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Shanghai may persuade migrants to return home
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Shanghai is trying to maintain job opportunities for migrant workers, but an official admitted yesterday that the city may have to persuade some to return to their hometowns as the economic downturn cuts local payrolls.

Many of the 4 million migrant workers who were in Shanghai last year went home for Spring Festival and may have trouble finding work when they return.

Though measures have been taken to help these workers secure employment, the city government may soon begin asking those who remain jobless to go back to their hometowns, a senior official with the Shanghai Human Resources and Social Security Bureau told the Website of Xinmin Evening News yesterday, without elaborating on exactly how that would be done.

Local firms have been asked to try to avoid cutting jobs for migrant workers, or if layoffs are necessary, to minimize the cuts, the official said.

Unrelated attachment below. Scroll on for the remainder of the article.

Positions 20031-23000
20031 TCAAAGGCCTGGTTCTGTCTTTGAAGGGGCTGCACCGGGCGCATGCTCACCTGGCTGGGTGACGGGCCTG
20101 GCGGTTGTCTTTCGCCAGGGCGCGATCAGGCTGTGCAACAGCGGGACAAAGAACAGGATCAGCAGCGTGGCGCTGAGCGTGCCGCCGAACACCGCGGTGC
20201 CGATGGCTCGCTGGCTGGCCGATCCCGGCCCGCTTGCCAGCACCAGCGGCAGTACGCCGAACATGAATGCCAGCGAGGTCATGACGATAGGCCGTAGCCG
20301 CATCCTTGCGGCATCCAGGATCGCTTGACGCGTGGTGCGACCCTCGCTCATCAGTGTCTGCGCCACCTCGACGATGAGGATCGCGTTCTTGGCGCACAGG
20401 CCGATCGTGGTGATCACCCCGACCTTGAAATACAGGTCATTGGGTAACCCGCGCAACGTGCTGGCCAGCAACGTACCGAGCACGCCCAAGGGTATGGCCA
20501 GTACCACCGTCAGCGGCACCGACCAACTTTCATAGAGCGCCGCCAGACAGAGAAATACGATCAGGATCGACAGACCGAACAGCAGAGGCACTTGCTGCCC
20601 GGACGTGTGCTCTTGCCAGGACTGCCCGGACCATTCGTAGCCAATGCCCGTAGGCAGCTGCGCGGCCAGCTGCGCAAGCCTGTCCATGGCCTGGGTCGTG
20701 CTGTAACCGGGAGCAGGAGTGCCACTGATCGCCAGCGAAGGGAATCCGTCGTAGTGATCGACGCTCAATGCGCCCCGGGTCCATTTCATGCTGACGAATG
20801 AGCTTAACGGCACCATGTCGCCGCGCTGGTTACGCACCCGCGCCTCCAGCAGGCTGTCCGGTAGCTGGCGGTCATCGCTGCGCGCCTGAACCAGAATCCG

City government has launched a campaign to provide migrant workers with information on job opportunities and career development.

The human resources bureau plans to set up a database this year covering the city's labor market. Each company will be required to report its new hires and resignations monthly.

More than 15 percent of China's 130 million migrant workers are now unemployed due to the economic slowdown.

About 60 percent of all migrant workers returned home for the Lunar New Year celebration, up 10 percent from a year ago. But the number of enterprises that plan to recruit after the holiday is down 20 percent.

Many factories in export-driven southern China have closed, raising concern that social stability in rural areas will come under new pressure as unemployed migrant workers lack the income to support their families.

The central government plans to provide migrant workers with preferential policies, including job training courses.

(Shanghai Daily February 6, 2009)

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